A soapstone vessel from the Viking Age, found at Kaupang in Vestfold. Soapstone was used to make cookware, among other items.

She reminds us that tools and equipment aren’t just something that Vikings were buried with. These items were also found in houses, although without the ability to determine who used them.

Farmers and upper-class citizens

Stylegar thinks that Moen’s Ph.D. thesis was well done and that she makes a convincing case that there wasn’t much difference between the way upper-class Viking men and women were buried. He has studied several Viking graves in Vestfold previously and isn’t very surprised by this conclusion. “I’ve gotten this impression previously, but she shows it very clearly,” he said.

However, from his own work in Vestfold, he had the impression that farmers were much more concerned with marking gender in their graves than the upper-class citizens, although he points out that this was not the focus of his research.

There are still a few clear differences between genders for the elite. Men generally have weapons in their graves, while women have jewellery and textile tools, as Moen’s work shows.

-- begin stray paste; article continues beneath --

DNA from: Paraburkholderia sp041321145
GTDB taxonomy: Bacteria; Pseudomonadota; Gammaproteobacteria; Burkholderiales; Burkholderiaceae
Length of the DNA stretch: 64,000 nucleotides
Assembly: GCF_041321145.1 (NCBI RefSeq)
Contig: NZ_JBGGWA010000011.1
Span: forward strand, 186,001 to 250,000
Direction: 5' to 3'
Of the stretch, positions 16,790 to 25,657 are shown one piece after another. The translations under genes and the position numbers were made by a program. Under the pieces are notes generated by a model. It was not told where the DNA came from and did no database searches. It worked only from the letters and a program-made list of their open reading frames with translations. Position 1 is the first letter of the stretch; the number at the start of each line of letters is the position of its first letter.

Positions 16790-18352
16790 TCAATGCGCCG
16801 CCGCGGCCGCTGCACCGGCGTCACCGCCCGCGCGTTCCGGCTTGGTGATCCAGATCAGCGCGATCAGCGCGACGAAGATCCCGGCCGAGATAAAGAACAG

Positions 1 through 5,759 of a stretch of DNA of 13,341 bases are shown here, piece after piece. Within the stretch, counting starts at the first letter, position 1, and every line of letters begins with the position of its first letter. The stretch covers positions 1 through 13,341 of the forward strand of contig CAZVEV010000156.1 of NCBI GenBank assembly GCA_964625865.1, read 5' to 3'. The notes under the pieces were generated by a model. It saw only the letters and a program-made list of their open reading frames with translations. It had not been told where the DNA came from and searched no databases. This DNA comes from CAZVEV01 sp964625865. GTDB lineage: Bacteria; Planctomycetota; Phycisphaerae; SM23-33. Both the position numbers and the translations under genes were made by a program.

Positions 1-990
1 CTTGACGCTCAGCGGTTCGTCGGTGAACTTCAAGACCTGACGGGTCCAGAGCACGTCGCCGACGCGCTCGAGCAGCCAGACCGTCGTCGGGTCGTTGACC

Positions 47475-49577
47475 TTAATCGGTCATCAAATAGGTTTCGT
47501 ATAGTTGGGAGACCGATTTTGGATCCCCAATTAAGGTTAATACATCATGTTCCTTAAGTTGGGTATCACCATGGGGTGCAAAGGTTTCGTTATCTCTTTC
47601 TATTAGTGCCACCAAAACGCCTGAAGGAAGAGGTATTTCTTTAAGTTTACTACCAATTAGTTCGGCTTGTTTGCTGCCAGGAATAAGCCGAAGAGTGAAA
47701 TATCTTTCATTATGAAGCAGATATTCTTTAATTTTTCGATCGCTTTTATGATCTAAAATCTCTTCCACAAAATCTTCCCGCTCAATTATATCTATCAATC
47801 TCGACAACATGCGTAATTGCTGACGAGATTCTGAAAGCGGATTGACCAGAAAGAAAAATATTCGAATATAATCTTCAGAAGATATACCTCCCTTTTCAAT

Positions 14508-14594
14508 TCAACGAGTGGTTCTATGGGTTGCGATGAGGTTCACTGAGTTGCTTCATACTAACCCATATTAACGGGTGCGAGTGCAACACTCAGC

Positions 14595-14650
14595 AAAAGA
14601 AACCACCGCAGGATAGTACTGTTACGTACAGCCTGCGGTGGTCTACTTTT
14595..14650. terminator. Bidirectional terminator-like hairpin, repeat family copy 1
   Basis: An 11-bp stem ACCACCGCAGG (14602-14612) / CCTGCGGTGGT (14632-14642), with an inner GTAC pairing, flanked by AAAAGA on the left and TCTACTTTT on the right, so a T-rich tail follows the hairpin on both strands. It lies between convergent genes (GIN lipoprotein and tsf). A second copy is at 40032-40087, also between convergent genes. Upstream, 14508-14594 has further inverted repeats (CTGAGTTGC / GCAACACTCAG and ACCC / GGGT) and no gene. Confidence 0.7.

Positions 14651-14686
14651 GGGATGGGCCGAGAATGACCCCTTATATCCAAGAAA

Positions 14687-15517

Both genders have jewellery

Viking men and women still had more similarities than differences in their graves, Moen said. More than 40 percent of the male graves contained jewellery such as brooches and beads. The men also have what seem to be toiletries in their graves, including tweezers and razors likely used for personal grooming.

Interpreting the past through a modern lens

Moen wonders where the idea that there was clear gender differentiation in the past comes from. Other researchers have pointed out that many of the items retrieved from graves in the early 1900s were interpreted based on the cultural perspectives of those times, in the same way, that Moen now sees the artifacts from her modern perspective.

She calls herself a gender archaeologist, and wants to challenge other archaeologists’ interpretations of Viking culture.  But entrenched perceptions among experts can be difficult to change, she says.

“I encounter quite a bit of skepticism. There are quite a few researchers who are very set in their opinion on gender when it comes to work-related roles,” Moen said. She thinks part of the reason for this is that it is much easier to relate to a version of history that is in keeping with our modern expectations, “a version of history where men and women have specific roles in society,” she said.

“In general, in Viking Age studies, artifacts found in graves are interpreted as being connected to the person buried in the grave. This shouldn’t change for cases where artifacts don’t meet modern expectations of what a man or woman would have in their grave,” Moen said.

Mysterious 2,000-year-old Roman Era wooden arm found in English well may have been a spiritual offering